Black Creek Pacific Playground Resort
Black Creek is a small town located on the eastern shore of North Central Vancouver Island, home to stunning beaches and outdoor recreation. At nearby Saratoga Beach, the tide goes out for over a quarter of a mile, creating a hard-packed oceanfront playground perfect for children to safely explore. The gently sloping beach continues for well over a mile into the calm waters of the Salish Sea (Strait of Georgia), creating warm, shallow and safe swimming conditions. Beachcombing is a must here, where you can discover the life at low tide – a seashore profusion of sand dollars, crabs, and starfish. Miracle Provincial Park is close by with a picnic area overlooking the water and a series of lovely trails winding through lush forest. You can visit the Oyster River Hatchery, check out the seals and sea lions in Seal Bay Regional Park, do some saltwater fishing for salmon, or even rent a go-cart and race around the Saratoga Speedway, or just watch others do it.
Black Creek is located on the eastern side of Vancouver Island, 21 km (13 mi) north of Courtenay and 29 km (18 mi) south of Campbell River off Hwy 19. It is also 36 km (22 mi) north-east of Cumberland.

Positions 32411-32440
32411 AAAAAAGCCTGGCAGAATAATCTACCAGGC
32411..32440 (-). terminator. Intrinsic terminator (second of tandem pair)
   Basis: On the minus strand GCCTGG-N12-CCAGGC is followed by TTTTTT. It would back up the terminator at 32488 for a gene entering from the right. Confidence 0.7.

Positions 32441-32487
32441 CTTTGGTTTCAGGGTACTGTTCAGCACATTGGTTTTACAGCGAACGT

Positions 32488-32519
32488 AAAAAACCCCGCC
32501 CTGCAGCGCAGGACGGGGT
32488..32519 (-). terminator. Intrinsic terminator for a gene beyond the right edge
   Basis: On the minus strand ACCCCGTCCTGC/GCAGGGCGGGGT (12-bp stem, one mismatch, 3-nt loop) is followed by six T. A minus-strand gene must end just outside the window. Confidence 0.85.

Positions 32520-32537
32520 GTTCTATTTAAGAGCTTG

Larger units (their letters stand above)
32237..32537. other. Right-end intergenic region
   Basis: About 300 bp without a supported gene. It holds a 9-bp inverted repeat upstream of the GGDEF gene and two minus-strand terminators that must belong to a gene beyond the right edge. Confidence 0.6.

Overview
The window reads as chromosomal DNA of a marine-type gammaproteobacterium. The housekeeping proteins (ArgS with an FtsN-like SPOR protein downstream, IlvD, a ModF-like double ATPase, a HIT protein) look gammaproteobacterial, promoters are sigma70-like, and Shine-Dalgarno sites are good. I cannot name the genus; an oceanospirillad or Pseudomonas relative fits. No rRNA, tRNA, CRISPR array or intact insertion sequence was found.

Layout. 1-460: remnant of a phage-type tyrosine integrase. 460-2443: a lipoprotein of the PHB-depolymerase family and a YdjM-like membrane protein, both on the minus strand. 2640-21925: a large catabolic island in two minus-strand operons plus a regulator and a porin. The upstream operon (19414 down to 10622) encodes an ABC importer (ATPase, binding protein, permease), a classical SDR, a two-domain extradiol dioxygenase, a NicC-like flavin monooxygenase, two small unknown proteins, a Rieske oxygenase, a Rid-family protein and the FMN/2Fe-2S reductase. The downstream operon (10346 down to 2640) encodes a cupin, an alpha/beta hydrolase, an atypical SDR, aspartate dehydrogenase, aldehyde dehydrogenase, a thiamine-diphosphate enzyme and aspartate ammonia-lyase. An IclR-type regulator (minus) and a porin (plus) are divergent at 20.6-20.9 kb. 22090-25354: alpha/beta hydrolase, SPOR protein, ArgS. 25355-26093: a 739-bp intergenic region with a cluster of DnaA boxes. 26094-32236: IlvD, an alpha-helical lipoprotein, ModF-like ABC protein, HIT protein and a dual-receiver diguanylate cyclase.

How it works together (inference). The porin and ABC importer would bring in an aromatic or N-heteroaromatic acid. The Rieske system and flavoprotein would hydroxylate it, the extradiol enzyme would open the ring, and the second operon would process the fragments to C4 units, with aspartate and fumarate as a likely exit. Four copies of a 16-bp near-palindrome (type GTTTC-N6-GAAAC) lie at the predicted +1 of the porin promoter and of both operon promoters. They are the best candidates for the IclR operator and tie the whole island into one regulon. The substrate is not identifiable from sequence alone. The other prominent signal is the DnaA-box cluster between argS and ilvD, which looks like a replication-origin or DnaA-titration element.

During the early 1900s, Black Creek was the site for several logging camps, however, in the 1930s, the area was made available to German speaking Mennonite settlers primarily from Russia via Mexico or the Canadian prairie provinces. The land which had once boasted some of the largest Douglas firs in the world was now a community of dairy and fruit-growing farms. Even today, there are still many small but beautiful gardens and farms lining the Old Island Highway.
In the 1950s, many Austrian and German immigrants were sponsored by Black Creek Mennonites, and much of the life of the community was conducted in a mixture of German and English well into the 1960s. The conservative and church-oriented community contributed significantly to the musical and academic life of the Comox Valley. Black Creek still retains two Mennonite churches (United Mennonite and Mennonite Brethren), though only a few of the original families still live in the area.